Duhaime's Law Dictionary

Emphyteusis Definition:

Civil law: a long-term lease of land or buildings; 99 years or such similar long term, or even in perpetuity.

A term derived from civil law.

A lease contract for a long period of time, subject to the terms of the lease contract, and generally giving the lessee the full use and benefit of the leased real property, on condition that the lessee does not substantially compromise the real property and alters it only by adding constructions, works or plantings that increase its value in a lasting manner.

Historically, the citizens of civil law  jurisdictions used this form of lease to develop rural land while at the same time, retaining ultimate ownership in the asset. John Bouvier, in his 1848 American Law Dictionary notes that emphyteusis is a civil law term and adds that it is:

"... by which the owner of an uncultivated piece of land granted to another, either in perpetuity or for a long time, on condition that he should improve it by building on, planting or cultivating it, and should pay annual rent, with a right to the grantee to alienate (sell) it ... and under a condition that the grantor should never re-enter as long as the rent should be paid...."

Today, emphyteusis leases (also spelled emphyteosis) are not infrequently utilized for office buildings or some condominium or strata titles.

The Civil Code of Quebec, at §1195, 1197 and 1200, defines it as:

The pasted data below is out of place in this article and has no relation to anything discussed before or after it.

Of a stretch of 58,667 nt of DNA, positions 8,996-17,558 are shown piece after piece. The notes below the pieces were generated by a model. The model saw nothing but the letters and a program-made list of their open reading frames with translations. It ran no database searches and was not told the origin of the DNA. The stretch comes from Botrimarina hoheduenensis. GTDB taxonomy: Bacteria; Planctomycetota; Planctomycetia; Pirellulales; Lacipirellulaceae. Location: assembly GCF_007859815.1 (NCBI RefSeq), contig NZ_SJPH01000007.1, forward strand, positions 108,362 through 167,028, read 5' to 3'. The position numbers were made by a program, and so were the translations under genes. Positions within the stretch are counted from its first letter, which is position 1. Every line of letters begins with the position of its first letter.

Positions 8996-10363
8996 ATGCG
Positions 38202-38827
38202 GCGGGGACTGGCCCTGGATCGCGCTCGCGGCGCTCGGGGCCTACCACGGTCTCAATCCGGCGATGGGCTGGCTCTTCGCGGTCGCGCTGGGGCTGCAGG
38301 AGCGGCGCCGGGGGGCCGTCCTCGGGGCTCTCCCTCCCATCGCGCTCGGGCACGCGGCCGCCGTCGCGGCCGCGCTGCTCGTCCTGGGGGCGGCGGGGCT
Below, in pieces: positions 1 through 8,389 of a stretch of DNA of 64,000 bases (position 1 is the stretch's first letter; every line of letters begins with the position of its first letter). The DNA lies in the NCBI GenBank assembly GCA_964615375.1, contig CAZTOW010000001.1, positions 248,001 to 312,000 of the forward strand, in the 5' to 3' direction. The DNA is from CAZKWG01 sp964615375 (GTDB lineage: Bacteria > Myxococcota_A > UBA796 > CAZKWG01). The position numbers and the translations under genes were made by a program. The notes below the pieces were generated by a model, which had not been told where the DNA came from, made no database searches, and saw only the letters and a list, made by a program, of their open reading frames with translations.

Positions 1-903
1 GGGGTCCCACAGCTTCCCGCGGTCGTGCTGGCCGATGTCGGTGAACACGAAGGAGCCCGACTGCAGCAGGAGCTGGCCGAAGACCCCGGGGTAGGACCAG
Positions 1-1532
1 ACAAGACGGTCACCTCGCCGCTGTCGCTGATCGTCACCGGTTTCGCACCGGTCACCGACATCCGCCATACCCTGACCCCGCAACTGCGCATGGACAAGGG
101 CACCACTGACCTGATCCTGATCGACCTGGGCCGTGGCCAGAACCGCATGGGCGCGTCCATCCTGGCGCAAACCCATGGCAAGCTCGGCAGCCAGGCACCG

"Emphyteusis is the right which, for a certain time, grants a person the full benefit and enjoyment of an immovable owned by another provided he does not endanger its existence and undertakes to make constructions, works or plantations thereon that durably increase its value.

"The emphyteutic lessee has all the rights in the immovable that are attached to the quality of owner, subject to the restrictions contained in this chapter and in the act constituting emphyteusis."

"The term of the emphyteusis shall be stipulated in the constituting act and be not less than 10 nor more than 100 years."

But although the emphyteusis lease resembles full ownership, it remains a leasehold interest; indeed, as is noted in the above extract of the Québec Civil Code, the tenant is called a emphyteutic lessee or, in some older references, the emphyteuta.

In Reitman, the Canadian tax court noted the advatageous position of an emphyteusis lessee compared to a tenant under a commercial lease at common law, calling the latter "a simple leasehold title":

"Emphyteusis carries with it ownership full and complete of land and buildings in contradistinction to the common law (which) ... automatically vesting the landlord with the ownership of all buildings a lessee may have erected on the land during the life of the lease".

But note the words of Judge Noel in Cohen:

"...the empyhteutic lessee in Quebec has not only a right in personam in the immoveable leased (as an ordinary lessee has) but a real right although this real right is a partial one only (un droit réel démembré).

"This right does not, however, make him the owner of the land or give him complete ownership even of the plantations or constructions erected thereon."

French: emphytéose


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